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You will be amazed by the picturesque scenery and diverse ethnic population of this province in the south of China. Yunnan is set in the foothills of the Himalayas. Its climate ranges from the icy highlands of the western frontier to tropical lowlands bordering Myanmar and Laos in the east. Over the course of 6 days, visit Kunming, the historic towns of Dali and Lijiang, and all the natural beauty surrounding these three cities.
While riding from one town to another, marvel at the landscapes passing before your eyes, and get a good night’s sleep in a comfortable train.
|Arrival in Kunming|
|Kunming → Dali|
Day 4 :
|Dali → Lijiang|
|Lijiang → Jade Dragon Mountain → Lijiang → Kunming|
|Download a PDF with full information|
Forgotten Kingdom, Peter Goullart, John Murray publishers ltd, 2002
A Journey to Yunnan and the Opening of the Red to Trade by Dupuis, J.
The Mosuo are a small ethnic group living in Yunnan and Sichuan provinces in China, close to the border with Tibet, who practice matrilineality. The beginning of Mosuo matrilineality:
Historically, the Mosuo lived in a feudal system where a larger peasant population was controlled by a small nobility. The nobility was afraid of the peasant class gaining power. Since leadership was hereditary, the peasant class was given a matriarchal system. This prevented threats to nobility power by having the peasant class trace lineage through the female line. This system has led to numerous unusual traits among Mosuo society.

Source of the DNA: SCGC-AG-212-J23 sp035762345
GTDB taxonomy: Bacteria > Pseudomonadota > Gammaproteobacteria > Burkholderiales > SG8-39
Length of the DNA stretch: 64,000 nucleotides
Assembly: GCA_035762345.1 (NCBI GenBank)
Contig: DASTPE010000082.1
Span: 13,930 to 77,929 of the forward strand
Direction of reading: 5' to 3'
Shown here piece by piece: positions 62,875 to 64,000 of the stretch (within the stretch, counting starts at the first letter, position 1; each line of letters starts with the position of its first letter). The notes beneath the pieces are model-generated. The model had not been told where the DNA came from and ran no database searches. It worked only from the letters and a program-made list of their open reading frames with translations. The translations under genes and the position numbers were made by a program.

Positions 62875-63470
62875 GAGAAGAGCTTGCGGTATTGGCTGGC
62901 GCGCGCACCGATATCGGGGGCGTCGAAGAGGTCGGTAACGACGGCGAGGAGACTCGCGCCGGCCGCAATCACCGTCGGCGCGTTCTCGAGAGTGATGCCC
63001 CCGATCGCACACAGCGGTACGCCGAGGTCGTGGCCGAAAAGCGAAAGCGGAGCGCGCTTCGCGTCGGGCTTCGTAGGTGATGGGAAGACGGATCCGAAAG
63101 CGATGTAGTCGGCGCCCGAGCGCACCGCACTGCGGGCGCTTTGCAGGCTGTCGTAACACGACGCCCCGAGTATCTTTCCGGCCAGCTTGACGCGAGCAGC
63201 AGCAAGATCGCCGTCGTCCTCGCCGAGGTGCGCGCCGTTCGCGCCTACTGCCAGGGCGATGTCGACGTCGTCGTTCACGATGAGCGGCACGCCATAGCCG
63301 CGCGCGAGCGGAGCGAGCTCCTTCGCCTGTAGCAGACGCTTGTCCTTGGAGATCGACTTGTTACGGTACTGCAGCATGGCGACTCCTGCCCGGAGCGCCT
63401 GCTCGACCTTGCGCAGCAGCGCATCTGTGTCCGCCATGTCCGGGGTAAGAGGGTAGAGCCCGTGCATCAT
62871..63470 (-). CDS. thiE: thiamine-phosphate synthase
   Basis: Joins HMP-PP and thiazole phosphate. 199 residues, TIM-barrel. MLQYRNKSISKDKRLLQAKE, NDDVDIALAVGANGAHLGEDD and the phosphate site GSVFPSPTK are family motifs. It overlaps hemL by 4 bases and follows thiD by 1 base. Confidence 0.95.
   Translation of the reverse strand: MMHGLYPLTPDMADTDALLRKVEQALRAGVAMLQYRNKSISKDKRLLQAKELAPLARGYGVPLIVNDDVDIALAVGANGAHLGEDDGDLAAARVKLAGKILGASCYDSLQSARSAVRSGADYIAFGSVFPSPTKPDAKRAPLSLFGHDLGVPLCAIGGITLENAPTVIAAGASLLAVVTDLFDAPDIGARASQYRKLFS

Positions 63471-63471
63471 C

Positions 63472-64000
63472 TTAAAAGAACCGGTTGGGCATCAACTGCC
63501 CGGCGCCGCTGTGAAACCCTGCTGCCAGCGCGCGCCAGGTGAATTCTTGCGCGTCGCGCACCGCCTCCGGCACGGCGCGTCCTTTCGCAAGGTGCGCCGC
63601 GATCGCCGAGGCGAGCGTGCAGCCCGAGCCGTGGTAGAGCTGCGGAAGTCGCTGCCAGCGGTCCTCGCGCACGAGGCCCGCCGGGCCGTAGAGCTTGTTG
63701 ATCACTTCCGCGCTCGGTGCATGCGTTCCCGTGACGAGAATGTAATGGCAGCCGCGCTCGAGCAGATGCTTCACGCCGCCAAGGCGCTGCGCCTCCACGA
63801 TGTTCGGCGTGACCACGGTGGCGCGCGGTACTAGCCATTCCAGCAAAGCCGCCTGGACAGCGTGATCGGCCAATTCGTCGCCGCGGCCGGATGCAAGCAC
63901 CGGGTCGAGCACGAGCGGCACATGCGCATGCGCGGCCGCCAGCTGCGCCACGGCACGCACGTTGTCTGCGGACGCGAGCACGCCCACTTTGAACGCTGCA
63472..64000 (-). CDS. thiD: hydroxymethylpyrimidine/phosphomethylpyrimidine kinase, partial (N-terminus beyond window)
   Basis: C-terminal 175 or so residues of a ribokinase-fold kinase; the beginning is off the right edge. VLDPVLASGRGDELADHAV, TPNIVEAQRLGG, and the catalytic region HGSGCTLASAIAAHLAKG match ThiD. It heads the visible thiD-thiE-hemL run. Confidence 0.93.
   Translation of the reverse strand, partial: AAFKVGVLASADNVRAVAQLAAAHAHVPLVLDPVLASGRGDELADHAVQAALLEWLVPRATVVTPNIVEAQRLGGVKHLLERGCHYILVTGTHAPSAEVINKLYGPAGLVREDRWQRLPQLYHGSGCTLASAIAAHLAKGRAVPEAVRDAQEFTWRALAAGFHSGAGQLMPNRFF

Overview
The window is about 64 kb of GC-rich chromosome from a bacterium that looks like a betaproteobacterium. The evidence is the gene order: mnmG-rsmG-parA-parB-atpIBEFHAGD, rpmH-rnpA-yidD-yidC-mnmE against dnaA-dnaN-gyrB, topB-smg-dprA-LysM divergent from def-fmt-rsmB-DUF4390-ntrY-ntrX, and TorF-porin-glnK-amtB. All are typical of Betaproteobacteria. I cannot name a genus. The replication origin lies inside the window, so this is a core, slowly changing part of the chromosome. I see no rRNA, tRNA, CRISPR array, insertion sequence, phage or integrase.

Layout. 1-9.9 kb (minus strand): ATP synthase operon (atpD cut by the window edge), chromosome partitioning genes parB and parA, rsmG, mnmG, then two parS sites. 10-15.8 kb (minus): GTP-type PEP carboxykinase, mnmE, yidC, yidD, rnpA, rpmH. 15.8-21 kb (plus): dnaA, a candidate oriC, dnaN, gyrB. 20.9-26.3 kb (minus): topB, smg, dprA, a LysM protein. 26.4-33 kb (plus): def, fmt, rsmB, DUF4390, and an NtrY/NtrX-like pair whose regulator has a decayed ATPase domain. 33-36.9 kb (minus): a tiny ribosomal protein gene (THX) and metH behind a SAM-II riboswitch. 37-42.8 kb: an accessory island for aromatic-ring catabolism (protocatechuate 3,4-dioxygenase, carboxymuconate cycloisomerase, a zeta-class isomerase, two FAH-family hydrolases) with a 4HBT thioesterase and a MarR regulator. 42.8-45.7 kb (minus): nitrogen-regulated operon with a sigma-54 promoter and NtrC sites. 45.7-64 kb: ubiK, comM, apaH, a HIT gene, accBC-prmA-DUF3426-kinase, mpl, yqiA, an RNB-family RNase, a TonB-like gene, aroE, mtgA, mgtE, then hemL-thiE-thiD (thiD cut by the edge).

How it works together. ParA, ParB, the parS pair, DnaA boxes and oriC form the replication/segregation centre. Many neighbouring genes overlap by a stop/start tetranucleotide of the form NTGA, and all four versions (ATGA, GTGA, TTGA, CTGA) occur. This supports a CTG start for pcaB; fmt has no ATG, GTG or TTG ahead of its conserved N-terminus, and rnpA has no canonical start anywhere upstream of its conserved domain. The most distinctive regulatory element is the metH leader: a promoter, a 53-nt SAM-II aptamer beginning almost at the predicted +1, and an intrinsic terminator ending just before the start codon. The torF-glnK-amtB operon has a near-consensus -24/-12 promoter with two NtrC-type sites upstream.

According to historic records, the inhabitants of Yunnan domesticated the aboriginal tea (known as the ‘wild tea’) 2,100 ago. In Yunnan province, an 800-year-old cultivated type of ancient tea tree is still growing in the Nannuo Mountain of Menghai County. Another 1,700-year-old ancient wild tea tree now grows in Bada of Menghai County and a third 1,000-year-old ancient tea tree grows in Bangwei of Lincang Prefecture. These three remarkable ancient trees are examples of the transition between the wild and cultivated types. They are praised as the ‘Three Ancient Tea-tree Kings’ of the world. These ancient tea trees are regarded as the ‘living fossils’ of Yunnan’s aboriginal tea plants.
Yunnan has registered a total number of 199 species of local tea trees, the good ones among which are 46 asexual-propagation species and 153 sexual-propagation species. Overall, Yunnan’s tea species are known as the “Yunnan large-leaf tea”, which, like the ideal Assam tea of India and the Kenya tea, belongs to the category of superb tea species of the world. It is the ideal raw material for producing the black tea and Pu-erh tea.
|private tour, minimum 1 person|
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